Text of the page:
Size protests stemming from corporate affiliation between subsidiaries, sister companies, and owners are common. Less common are size protests stemming from affiliation with a non-profit. That was the situation in a recent Small Business Administration (“SBA”) size appeal. ZLynx Enterprises (“ZLynx”) won a contract for grounds maintenance services with a $7.5 million annual receipts size standard. The award was protested due to ZLynx’s alleged affiliation with Relief Enterprise, Inc. (“RE”) and RET, two large non-profits. The area office found affiliation based on identity of interest and affiliation based on common management.
Under SBA’s size regulations, affiliation based on identity of interest may arise when individuals (such as family members) or firms have substantially identical business/economic interests. When such a relationship arises, the individuals/firms may be treated as one party with their interests aggregated. Affiliation based on common management arises when “one or more officers, directors, managing members, or partners who control the board of directors and/or management of one concern also control the board of directors or management of one or more other concerns.”
Here, the SBA affirmed the area office’s size determination. Clarence Williams is ZLynx’s President, 51% owner, Chairman, and one of the two members of the Board of Directors. Calvin Williams, Clarence Williams’ son, is a 49% owner, Vice Chair, and the other member of the two-member Board of Directors.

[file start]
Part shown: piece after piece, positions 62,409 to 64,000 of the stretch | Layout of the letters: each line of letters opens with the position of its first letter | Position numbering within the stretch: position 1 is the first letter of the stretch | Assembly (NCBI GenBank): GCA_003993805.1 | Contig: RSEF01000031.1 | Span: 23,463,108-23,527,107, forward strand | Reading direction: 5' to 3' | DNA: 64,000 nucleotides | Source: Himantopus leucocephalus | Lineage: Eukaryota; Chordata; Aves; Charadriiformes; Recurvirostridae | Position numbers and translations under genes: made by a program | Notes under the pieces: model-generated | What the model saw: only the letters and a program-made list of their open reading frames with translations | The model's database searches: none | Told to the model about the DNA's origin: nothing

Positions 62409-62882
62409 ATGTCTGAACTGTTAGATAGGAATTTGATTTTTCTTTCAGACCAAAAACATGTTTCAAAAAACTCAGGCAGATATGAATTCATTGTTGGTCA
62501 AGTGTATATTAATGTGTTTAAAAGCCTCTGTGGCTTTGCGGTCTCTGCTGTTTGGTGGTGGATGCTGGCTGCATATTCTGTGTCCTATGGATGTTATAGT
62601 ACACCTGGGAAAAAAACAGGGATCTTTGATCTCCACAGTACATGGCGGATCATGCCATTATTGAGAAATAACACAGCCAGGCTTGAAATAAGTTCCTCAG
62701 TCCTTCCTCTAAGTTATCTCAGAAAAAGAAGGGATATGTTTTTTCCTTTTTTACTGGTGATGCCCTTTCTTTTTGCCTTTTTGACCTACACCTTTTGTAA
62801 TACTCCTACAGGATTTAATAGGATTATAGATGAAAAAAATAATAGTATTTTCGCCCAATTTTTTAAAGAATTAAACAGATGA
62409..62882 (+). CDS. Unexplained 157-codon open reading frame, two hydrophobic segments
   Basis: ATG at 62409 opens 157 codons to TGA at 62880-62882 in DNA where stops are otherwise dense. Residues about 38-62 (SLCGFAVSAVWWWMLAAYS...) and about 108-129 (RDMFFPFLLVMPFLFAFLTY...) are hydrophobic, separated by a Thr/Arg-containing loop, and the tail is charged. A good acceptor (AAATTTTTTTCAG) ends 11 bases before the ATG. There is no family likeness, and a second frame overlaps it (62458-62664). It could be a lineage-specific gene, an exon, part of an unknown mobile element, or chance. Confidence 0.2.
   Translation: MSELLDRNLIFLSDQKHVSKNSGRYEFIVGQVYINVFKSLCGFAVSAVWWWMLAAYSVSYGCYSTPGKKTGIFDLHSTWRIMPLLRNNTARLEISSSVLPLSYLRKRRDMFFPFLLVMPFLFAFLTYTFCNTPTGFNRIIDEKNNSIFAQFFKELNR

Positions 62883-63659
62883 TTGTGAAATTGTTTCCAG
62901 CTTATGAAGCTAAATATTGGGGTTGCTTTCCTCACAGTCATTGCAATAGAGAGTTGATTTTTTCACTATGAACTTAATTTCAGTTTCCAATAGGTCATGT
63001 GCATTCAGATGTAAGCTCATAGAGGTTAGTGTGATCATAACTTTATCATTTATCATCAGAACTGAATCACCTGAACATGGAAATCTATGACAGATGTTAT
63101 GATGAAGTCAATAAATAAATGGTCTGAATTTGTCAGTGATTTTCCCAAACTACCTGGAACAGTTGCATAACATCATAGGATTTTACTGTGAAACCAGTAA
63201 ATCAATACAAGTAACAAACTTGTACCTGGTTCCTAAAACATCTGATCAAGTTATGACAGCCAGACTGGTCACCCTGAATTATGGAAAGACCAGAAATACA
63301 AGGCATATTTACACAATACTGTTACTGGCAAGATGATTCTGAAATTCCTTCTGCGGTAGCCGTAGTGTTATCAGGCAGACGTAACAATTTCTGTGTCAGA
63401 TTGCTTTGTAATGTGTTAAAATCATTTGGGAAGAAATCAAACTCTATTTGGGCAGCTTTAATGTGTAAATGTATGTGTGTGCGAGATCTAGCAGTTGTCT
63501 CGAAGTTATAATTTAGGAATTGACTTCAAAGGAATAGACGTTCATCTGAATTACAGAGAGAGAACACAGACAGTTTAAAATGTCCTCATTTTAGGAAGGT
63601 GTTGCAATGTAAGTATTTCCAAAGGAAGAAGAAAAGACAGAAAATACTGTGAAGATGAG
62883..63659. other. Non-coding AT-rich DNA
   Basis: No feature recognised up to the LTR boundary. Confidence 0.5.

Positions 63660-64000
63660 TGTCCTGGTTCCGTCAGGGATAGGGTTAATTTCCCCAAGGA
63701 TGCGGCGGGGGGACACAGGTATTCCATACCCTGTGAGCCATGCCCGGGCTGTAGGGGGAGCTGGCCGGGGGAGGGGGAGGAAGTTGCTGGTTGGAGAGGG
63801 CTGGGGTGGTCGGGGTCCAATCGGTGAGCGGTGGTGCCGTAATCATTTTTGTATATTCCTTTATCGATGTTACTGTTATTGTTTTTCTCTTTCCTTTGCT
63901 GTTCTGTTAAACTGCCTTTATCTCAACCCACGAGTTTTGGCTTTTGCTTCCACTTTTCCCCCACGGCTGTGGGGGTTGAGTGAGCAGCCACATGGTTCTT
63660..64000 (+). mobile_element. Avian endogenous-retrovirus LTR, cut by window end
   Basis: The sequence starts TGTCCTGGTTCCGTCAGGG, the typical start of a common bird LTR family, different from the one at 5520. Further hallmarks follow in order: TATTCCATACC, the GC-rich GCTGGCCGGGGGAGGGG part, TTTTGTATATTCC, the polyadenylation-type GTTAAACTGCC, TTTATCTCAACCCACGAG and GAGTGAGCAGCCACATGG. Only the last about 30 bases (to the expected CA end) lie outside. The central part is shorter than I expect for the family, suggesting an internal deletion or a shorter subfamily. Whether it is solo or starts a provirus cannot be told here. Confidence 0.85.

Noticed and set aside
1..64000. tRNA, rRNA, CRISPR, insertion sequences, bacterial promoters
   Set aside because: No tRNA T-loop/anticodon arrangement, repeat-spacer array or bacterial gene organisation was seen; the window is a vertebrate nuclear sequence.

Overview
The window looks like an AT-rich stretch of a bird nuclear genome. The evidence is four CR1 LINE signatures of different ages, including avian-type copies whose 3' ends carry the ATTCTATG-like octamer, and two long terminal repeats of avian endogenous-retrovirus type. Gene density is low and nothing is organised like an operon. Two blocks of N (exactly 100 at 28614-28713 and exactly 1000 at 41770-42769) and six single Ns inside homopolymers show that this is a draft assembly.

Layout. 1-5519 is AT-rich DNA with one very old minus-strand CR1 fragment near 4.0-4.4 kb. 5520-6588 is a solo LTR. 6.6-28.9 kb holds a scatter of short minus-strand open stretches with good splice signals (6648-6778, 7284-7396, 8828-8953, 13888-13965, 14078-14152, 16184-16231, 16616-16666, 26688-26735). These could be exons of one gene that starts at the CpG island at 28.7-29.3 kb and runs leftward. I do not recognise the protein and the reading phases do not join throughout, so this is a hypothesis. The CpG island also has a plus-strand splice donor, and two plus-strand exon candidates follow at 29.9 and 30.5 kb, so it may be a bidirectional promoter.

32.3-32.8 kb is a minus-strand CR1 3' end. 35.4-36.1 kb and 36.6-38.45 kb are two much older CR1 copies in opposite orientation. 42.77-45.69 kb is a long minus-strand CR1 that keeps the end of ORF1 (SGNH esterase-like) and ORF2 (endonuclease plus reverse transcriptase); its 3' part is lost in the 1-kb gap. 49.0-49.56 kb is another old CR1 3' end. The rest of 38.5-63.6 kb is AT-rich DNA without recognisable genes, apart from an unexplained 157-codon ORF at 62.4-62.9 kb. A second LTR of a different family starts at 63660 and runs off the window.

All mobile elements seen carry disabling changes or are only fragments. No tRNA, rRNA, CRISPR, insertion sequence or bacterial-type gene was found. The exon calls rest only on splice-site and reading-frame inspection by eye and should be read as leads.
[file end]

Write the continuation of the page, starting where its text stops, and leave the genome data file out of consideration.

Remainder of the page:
The Williamses also are RE’s only two officers and key employees. They both receive compensation from RE, work over 50 hours per week at RE, and serve on the Board of Directors at RE and RET. The Area Office further noted ZLynx’s address is the same as RE’s headquarters address. Clarence Williams is listed as RE’s CEO and “a hands-on owner/operator” who “oversees day-to-day operations.” Calvin Williams as identified as RE’s COO. He maintains the non-profit’s books and oversees “all company policies/procedures,” along with a list of other items.
For these reasons, the SBA concluded that Clarence and Calvin Williams should be viewed as one party with their interests aggregated, and as such, “have critical influence and substantive control over all three entities as officers, employees, and Board members.” The SBA noted that a “finding of affiliation through common management does not require that the person exercising common management have total control of a concern, just critical influence or the ability to exercise substantive control over the concern's operations.”